REVIEW: House of Holes, by Nicholson Baker

Eight pages into his newest novel, House of Holes, Nicholson Baker issues one of his characters, an affable golfer by the name of Ned, a friendly warning in the form of a sign posted in the front yard of the titular House. “All bets are off,” the sign reads, and Mr. Baker means it.  Lest we doubt, Ned—who arrived at the extra- or perhaps supra-dimensional House by way of falling through the hole on the seventh green—will, within three pages, undergo an exploratory crotch-sniffing by the interestingly-nippled Tendresse, with the aim of determining whether or not he is possessed of magic sperm. (He is not). Of course, by this time, a disembodied but still very much alive arm (it survives via a powerpack that runs on fish food mashed up in an electrolyte solution, of course) has tenderly and good-naturedly fondled and masturbated not one but two women, teleporting the second to the House in the process. The arm belongs to Dave, who temporarily traded it for a larger, thicker penis, obtained via cross-crotchal transfer from an Australian photographer named Glenn. And so on.

Absurdity threatens to unhinge the book at most every turn. The House itself is Baker’s first gamble. Presented with no explanation and no guile, the House is not one structure but a multi-themed adult amusement park consisting of mountains, forests, bodies of water and many, many attractions dedicated to the unbridled and broadly envisioned pursuit of sexual pleasure. We are made privy to the existence of Masturboats, pussy-boarding, penis trees, pornsucker ships flown by pussypilots arranged in pornsucker squadrons, and cross-crotchal interplasmic transfers, which are more or less exactly what they sound like. Guests can visit the Hall of Penises, the Garden of Wholesome Delightful Fuckers, Groanrooms, the Porndecahedron or the headless bedrooms (not as bad as they sound). “Cock” and “pussy,” already in heavy rotation, understandably give way to more outlandish monikers such as Lincoln Stiffins, spunk pipe, manjig and Malcolm Gladwell; or else bitchgroove, twizzled riddler, lettuce patch and fuckfountain. One anonymous phallus, post-orgasm, subsides “like an aged parliamentarian,” while another, suitably aroused, serves up a “doublethick sackshot.”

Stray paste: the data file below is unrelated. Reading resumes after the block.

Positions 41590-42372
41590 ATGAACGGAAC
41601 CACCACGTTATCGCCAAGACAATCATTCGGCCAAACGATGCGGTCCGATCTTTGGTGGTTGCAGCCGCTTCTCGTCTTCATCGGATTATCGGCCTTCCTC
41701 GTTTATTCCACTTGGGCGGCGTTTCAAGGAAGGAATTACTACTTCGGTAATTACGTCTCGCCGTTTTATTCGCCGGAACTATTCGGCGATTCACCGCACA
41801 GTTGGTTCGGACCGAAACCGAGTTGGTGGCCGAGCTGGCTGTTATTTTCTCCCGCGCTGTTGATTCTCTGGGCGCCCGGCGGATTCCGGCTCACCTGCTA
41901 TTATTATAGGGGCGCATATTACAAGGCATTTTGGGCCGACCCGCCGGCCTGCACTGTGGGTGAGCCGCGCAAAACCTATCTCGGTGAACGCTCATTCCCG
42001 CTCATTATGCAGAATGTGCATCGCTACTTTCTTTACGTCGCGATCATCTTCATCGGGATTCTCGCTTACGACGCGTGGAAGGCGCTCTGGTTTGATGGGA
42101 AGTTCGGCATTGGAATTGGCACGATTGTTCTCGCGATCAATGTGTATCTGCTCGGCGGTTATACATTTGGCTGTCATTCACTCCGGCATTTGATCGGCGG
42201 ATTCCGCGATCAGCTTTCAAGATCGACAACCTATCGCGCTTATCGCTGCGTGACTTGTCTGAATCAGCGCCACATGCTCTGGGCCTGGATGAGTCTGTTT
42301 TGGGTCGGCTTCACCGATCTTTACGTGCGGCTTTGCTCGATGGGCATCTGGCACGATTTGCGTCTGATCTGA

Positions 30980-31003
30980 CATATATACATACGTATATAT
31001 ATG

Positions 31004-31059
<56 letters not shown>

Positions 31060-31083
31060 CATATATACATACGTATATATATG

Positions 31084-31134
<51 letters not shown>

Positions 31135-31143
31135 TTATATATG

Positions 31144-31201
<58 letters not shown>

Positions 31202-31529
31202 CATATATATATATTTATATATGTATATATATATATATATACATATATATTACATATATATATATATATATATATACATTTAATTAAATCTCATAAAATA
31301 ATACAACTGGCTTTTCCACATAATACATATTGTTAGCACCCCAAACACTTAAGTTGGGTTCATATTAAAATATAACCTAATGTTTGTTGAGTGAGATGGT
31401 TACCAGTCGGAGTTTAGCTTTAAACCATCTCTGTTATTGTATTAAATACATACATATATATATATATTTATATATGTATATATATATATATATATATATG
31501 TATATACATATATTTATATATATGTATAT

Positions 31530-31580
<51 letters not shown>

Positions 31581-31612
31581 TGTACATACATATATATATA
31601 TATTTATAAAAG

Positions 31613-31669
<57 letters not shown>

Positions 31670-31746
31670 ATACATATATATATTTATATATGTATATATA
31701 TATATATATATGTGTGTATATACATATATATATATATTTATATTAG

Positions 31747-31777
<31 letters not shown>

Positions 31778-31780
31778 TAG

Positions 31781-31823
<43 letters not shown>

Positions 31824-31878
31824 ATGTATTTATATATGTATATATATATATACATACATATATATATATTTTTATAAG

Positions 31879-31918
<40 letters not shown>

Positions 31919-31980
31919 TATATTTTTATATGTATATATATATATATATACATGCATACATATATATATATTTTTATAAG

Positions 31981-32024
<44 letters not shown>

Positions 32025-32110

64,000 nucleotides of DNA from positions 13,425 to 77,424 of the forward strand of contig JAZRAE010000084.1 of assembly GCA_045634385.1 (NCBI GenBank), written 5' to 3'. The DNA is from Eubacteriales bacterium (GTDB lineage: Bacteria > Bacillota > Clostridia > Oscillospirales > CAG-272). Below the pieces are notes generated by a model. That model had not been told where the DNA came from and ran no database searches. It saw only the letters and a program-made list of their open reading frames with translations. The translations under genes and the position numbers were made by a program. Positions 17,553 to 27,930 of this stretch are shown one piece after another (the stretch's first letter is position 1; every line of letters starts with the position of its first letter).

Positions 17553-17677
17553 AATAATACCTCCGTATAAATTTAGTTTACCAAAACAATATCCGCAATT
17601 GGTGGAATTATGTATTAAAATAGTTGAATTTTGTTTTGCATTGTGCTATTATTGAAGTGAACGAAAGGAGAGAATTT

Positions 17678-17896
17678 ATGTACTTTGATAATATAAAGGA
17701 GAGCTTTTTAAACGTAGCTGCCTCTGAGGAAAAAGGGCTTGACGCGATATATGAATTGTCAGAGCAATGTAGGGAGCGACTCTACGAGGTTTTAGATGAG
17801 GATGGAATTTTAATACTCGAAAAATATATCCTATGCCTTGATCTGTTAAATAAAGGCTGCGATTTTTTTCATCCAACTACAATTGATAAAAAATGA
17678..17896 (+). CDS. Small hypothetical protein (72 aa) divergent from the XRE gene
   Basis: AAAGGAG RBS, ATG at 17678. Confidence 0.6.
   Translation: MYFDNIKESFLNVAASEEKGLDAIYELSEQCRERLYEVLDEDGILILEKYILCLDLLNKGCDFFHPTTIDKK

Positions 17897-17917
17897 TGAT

Yet, for all this, the book never topples over the edge into the realm of easy dismissal. This is due, in part, to the writing, which remains defiantly literary and expressive in the face of the goofily debauched and frequently juvenile subject matter. For all their absurdity, the breadth and depth of sexual fantasies on display are dizzyingly inventive and often legitimately, if fetishistically, erotic. There is skill in the work, intent, and this writerly control juxtaposed against such a strange set of particulars demands critical interpretation, even though it’s an obviously ridiculous book. Try to stop, try to read it one-handed as a simple whack-rag, and a nagging doubt that you’re missing something will surface.

Because somewhere in this book, beneath the dazzling sexual fireworks show, Baker is trying to heal us. He is trying to make us happy and horny and excited about the infinite possibility that arises when our bodies demand more from our minds and vice versa. Strangely poignant scenes arise from the heap of profound absurdity. Hax, the mystical tattoo remover, restores a degree of nakedness to Jessica she could never achieve while hiding beneath her ink. Dave, lost in the highly saturated and fragmented world of the porndecahedron, fucks “the planet earth” (a hole in the ground) at Chilli’s urging, before ejaculating all over her in an orgasm unlike any he has had before. Men masquerading as Russian composers, and hidden behind a wall Luna has stuck her legs through, play famous piano pieces up and down her legs as she remembers the joy and arousal that can come from all parts of her body. Baker is making us hot and making us laugh. He is reclaiming the realm of the sexual from de Sade by presenting us with the long-awaited antidote to the misery, humiliation and ultimate obliteration of the unfettered me-first libertinism described in 120 Days of Sodom. No, seriously. Their books are not so different.